Russian Reaction to Follow if US Adopts Sanctions Bill

Jerome Frank
July 30, 2017

The ministry said the United States had until September 1 to reduce its diplomatic staff in Russia to 455 people, the number of Russian diplomats left in the United States after Washington expelled 35 Russians in December.

Moscow has also suspended from August 1 use by the United States embassy in Russia of the warehouses in Dorozhnaya Street and the property in Serebryany Bor, the Russian foreign ministry said.

The bill now heads to the White House for President Donald Trump's approval.

Eager to punish Russian Federation for meddling in the 2016 election, the House has overwhelmingly backed a new package of sanctions against Moscow that prohibits President Donald Trump from waiving the penalties without first getting permission from Congress.

Russian President Vladimir Putin said Thursday that he "very much regrets" the worsening of relations between Russia and the United States.

Russian Federation is also suspending the use of a USA storage facility in Moscow and a country house, or dacha, outside of Moscow by August 1.

The Russian Foreign Ministry also warned the United States it would respond in kind if Washington chose to expel any Russian diplomats.

The US Senate passed in a 98-2 vote a new version of a sanctions bill on Russia, Iran and North Korea, limiting President Donald Trump's ability to lift the restrictions on Moscow.

Some former officials said Russia could take other steps, such as seeking to help Russian-backed forces seize more ground in eastern Ukraine or to try to limit US air operations in Syria, while others said any reaction might be more muted.

The White House initially wavered on whether the president would sign the measure into law.

A spokesman for the European Commission said Friday that European officials will be watching the US effort closely, vowing to "remain vigilant".

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Russian Federation told the United States on Friday that some of its diplomats had to leave the country in just over a month and said it was seizing some USA diplomatic property as retaliation for what it said were proposed illegal U.S. sanctions.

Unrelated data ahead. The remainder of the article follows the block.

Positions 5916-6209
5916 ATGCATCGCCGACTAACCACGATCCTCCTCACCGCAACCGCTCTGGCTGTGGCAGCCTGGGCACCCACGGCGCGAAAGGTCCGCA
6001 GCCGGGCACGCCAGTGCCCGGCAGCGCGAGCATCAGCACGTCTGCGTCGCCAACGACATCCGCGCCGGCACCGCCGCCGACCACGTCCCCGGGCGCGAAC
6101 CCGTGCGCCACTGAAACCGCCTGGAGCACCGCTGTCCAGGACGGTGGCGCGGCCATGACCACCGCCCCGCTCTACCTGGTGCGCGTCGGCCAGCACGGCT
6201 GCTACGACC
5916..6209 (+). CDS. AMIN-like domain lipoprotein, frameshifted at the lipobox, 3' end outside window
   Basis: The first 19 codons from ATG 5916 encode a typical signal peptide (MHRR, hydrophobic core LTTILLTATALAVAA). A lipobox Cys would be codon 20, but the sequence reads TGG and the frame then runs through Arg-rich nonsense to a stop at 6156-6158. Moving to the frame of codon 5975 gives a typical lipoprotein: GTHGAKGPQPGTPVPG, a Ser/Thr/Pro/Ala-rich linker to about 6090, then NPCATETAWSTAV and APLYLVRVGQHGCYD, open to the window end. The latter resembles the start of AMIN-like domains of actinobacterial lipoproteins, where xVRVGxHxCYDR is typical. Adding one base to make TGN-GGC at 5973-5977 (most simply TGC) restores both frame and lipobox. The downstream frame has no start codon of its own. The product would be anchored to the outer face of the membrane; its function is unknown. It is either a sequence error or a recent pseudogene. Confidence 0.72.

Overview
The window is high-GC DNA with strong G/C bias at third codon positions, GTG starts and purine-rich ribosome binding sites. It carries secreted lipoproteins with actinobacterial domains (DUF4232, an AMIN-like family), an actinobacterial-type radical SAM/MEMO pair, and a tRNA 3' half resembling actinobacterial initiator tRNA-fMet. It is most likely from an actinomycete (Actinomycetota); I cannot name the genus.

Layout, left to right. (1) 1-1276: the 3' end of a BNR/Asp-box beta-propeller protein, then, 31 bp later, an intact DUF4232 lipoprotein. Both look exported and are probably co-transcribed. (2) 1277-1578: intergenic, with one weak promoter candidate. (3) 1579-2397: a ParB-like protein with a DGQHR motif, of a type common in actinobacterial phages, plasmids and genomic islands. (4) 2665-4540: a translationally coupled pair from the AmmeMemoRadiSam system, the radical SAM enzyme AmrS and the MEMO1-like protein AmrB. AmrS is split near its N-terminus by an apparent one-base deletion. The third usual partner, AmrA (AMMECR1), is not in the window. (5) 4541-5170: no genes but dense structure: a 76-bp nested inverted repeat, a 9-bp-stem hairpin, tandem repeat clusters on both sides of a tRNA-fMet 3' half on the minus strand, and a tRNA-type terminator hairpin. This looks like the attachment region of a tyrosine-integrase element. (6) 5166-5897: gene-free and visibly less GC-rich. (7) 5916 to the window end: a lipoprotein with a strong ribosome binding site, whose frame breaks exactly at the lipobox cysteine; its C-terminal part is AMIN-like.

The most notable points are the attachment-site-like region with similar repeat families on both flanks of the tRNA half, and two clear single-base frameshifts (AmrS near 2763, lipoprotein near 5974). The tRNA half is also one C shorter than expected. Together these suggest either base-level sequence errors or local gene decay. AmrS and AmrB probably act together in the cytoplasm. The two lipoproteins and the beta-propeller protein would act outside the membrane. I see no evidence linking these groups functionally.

The bill would affect a range of Russian industries and might further hurt the Russian economy, already weakened by 2014 sanctions imposed after Russia annexed Crime from Ukraine.

President Trump said Friday night he would sign the sanctions legislation because Congress was responsive to his input on the bill.

It would impose mandatory visa bans and asset freezes on any individual that undermines the cybersecurity of public or private infrastructure and democratic institutions. If senators move quickly, the bill could be ready for Trump's signature before Congress exits Washington for its regular August recess.

The European Union extended its economic sanctions on Russian Federation last month.

"Abandonment of the Nord Stream 2 project is spelled out in the text of the bill, but in fact, any project in the EU-Russian cooperation in the field of energy security ... may be subjected to sanctions, including pipeline fix work, on which EU energy security depends", Gernot Erler, a member of the Bundestag's Committee on Foreign Affairs, was quoted as saying by the Neue Osnabrücker Zeitung newspaper.

German Foreign Minister Sigmar Gabriel said Friday that it was now up to Trump to decide how to proceed.

"This is the rationale and the standard for our European sanctions, no more, but not less", he said.

He derided efforts to clarify any links between members of Trump's campaign staff and Moscow as "just the use of Russophobic tools in an internal political struggle, in this case the struggle between President Trump and his political opponents".

The possible new sanctions are likely to provoke a surge of serious tensions between the USA and Europe, according to Alexei Grivach, deputy head of the National Energy Security Fund and an expert with the Valdai discussion club.

Other reports by Guamnewswatch

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